The Good Life
with Eli F.J. Tajanlangit
It’s been two years since we had the Presidential elections, and that already feels in fact like ancient history. But with the upcoming local elections next year, this book assumes significance, especially for the lessons it imparts.
Titled “Ambition, Destiny, Victory: Stories from a Presidential Election”, it is written by investigative journalists Chay Hofilena and Miriam Grace Go, and exposes the workings of the campaigns of eventual victor Benigno Simeon “Noynoy” Aquino III, Manuel “Manny” Villar Jr.. Joseph Estrada, and Gilberto Eduardo Gerardo “Gibo” Teodoro Jr.
In fact, the book is divided into five chapters, with one chapter devoted to each candidate: “Torchbearer” on Noynoy; “The Businessman as Politician” on Manny; “Champion or Rogue? The Sequel” on Erap; “Wrong Turn for Mr. Right” on Gibo. The last chapter discusses “Lessons from a Presidential Election”, which analyzes how statistics and media strategy were used in 2010 and how effective these were in the over-all campaign. “Media magic or ‘magicking’ media?” the book asks.
Of course, the juiciest parts are the ones which answer a lot of nagging questions that the campaign raised and were never satisfactorily answered. Among these questions is the one on Mar Roxas’s stunning upset and how an extremely popular candidate, who was way ahead since the start of the campaign, can unravel on the last two weeks and eventually lose.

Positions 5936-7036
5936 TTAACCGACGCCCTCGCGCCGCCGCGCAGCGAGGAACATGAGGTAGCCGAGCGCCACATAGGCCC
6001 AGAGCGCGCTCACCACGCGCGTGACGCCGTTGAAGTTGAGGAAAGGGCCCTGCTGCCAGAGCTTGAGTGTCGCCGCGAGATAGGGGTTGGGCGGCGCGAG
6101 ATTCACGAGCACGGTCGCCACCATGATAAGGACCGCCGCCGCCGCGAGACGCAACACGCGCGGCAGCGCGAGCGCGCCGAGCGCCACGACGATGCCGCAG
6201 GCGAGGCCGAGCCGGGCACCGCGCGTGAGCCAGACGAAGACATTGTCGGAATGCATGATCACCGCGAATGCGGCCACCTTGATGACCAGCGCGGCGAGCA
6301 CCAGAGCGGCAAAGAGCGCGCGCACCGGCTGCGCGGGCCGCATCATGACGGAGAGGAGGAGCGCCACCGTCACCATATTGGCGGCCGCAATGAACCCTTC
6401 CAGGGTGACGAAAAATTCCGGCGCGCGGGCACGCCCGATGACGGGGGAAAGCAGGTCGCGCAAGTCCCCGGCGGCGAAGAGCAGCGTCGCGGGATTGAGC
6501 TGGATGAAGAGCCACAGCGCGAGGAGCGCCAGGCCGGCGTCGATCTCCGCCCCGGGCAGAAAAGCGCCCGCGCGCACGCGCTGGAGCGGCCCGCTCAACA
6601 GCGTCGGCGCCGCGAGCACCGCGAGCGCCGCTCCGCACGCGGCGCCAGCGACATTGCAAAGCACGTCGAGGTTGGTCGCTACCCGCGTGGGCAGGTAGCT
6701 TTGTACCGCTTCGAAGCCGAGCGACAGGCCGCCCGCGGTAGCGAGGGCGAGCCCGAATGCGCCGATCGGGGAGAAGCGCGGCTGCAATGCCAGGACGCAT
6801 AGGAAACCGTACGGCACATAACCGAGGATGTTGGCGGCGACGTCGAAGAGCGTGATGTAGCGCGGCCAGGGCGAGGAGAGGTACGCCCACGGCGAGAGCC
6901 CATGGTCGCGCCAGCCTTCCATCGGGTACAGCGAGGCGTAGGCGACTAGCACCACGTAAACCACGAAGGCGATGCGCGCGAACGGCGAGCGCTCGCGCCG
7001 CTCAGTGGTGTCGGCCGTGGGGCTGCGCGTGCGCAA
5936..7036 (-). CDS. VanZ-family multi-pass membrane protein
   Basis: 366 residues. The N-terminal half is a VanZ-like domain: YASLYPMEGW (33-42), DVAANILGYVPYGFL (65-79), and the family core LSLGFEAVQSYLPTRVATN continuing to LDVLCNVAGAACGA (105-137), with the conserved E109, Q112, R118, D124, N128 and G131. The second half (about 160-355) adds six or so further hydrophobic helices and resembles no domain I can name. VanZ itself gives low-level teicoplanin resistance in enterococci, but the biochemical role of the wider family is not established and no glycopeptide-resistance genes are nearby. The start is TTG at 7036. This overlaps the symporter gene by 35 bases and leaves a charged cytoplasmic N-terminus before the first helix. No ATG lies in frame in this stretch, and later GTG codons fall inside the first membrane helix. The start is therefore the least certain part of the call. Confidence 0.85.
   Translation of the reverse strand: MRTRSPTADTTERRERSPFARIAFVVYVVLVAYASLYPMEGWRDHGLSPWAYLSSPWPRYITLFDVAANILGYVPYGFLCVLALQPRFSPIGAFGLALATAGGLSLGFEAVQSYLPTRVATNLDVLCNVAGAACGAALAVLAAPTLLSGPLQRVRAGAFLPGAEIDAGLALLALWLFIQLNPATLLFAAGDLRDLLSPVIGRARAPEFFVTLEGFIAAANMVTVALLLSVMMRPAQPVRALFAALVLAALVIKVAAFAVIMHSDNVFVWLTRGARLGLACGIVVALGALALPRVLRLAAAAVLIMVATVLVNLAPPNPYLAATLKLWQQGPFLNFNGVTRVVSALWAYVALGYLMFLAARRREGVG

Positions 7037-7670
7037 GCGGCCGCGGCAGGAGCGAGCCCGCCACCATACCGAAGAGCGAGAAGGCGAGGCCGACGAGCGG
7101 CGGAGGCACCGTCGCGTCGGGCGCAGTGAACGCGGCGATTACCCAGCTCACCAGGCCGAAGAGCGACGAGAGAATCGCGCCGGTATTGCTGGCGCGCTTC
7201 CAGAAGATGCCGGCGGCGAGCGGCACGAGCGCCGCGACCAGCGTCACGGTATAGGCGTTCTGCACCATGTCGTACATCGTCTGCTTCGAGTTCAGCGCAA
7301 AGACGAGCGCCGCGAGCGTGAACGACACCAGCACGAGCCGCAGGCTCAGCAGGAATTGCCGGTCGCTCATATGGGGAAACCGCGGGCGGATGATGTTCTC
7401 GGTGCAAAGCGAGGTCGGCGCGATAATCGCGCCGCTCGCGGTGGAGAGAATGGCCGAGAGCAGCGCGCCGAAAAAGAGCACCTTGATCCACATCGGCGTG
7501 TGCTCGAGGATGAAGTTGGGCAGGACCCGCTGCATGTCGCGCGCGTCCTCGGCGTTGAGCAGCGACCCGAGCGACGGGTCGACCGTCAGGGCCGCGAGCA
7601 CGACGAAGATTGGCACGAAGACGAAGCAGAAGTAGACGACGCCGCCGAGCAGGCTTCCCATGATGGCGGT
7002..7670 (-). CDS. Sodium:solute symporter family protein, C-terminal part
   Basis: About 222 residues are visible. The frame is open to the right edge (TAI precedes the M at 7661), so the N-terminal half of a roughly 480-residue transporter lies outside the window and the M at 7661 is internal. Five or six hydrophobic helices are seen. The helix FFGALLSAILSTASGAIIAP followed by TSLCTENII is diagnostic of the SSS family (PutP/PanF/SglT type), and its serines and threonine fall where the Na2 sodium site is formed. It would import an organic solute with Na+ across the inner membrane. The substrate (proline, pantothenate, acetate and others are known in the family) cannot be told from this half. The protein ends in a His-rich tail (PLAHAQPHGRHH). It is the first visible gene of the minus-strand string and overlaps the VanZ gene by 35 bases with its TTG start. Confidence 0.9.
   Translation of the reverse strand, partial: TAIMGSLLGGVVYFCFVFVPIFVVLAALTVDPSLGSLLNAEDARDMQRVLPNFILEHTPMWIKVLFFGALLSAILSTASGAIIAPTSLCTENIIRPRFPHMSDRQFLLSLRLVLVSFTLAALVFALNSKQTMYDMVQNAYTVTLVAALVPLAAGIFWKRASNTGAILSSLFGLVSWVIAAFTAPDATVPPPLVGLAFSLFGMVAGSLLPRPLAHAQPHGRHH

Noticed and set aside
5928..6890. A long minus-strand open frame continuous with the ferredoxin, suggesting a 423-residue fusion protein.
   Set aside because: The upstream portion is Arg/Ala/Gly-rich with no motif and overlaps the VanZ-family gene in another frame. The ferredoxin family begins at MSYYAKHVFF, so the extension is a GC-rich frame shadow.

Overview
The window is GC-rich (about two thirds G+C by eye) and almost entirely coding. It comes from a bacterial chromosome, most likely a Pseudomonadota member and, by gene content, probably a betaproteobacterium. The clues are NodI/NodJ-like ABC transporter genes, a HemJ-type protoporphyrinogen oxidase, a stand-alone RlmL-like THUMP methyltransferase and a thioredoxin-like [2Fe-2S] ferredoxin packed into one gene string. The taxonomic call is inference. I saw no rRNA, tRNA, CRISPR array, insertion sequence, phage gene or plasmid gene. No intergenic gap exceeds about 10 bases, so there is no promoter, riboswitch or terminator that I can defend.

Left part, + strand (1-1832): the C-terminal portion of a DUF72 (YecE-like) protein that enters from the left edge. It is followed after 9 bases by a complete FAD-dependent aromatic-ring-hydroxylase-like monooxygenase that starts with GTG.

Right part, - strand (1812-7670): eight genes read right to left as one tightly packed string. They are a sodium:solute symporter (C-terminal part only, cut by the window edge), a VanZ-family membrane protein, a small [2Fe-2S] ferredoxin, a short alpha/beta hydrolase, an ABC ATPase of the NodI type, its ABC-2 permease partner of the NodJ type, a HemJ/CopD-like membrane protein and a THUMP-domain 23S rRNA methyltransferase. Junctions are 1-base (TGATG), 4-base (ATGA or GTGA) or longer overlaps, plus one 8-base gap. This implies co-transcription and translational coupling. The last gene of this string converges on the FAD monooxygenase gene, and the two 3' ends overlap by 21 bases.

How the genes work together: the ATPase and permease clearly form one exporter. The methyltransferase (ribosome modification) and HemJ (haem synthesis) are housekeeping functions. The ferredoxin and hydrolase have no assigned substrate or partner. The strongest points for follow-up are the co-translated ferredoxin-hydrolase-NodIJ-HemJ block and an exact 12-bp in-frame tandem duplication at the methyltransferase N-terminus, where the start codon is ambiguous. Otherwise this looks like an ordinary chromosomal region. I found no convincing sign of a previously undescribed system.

An answer to that, as the book relates, was his campaign’s overconfidence. There is the story of a fatwa issued against voting for him by the ulamas in Marawi over his stand on the Memorandum of Agreement over Ancestral Domain, which the previous government had wanted to sign with the Moro Islamic Liberation Front. His Liberal Party leaders were reportedly urging him to clarify this issue early in the campaign, but he refused, so the edict forbidding believers not to vote for him stood. Four days before the elections, when it was clear his campaign was in danger, they tried to reach out to the ulamas but it was already too late.
The book also details the inability of the Mar campaign to build a clear image for him. It also writes about the process of how the man eventually gave way to Noynoy for the presidency. Sadly, the image of Mar that emerges from the book is that of a good-mannered, well-intentioned man unable to cope with the ways of politics.
There is also Gibo, who was literally left out by the Gloria Arroyo administration to fend for himself, even when he was supposedly the administration candidate. Interestingly, the book narrates how, at the start of the campaign, they were shown a map of the Philippines indicating the loyalties and preferences of the governors and mayors. Yellow of course stood for Noy, green for Gibo. This map was green all over, indicating an overwhelming local governments’ support for Gibo.
Even when Gibo’s ratings never rose to double-digits, his party men kept pointing to this map as an indication that victory would be theirs eventually.
There are plenty of vignettes and lessons to be learned here, but I think the boldest was Villar’s decision to pull the plug on his campaign weeks before D-Day. He saved plenty of money in that, and it speaks of a cold and scientific mind who knew when it was time to stop. That, of course, is one quality that is required of a President, like Gibo’s decent handling of the way he was treated by his party leaders.
But as they say, the Presidency chooses the Man, not the other way around.*
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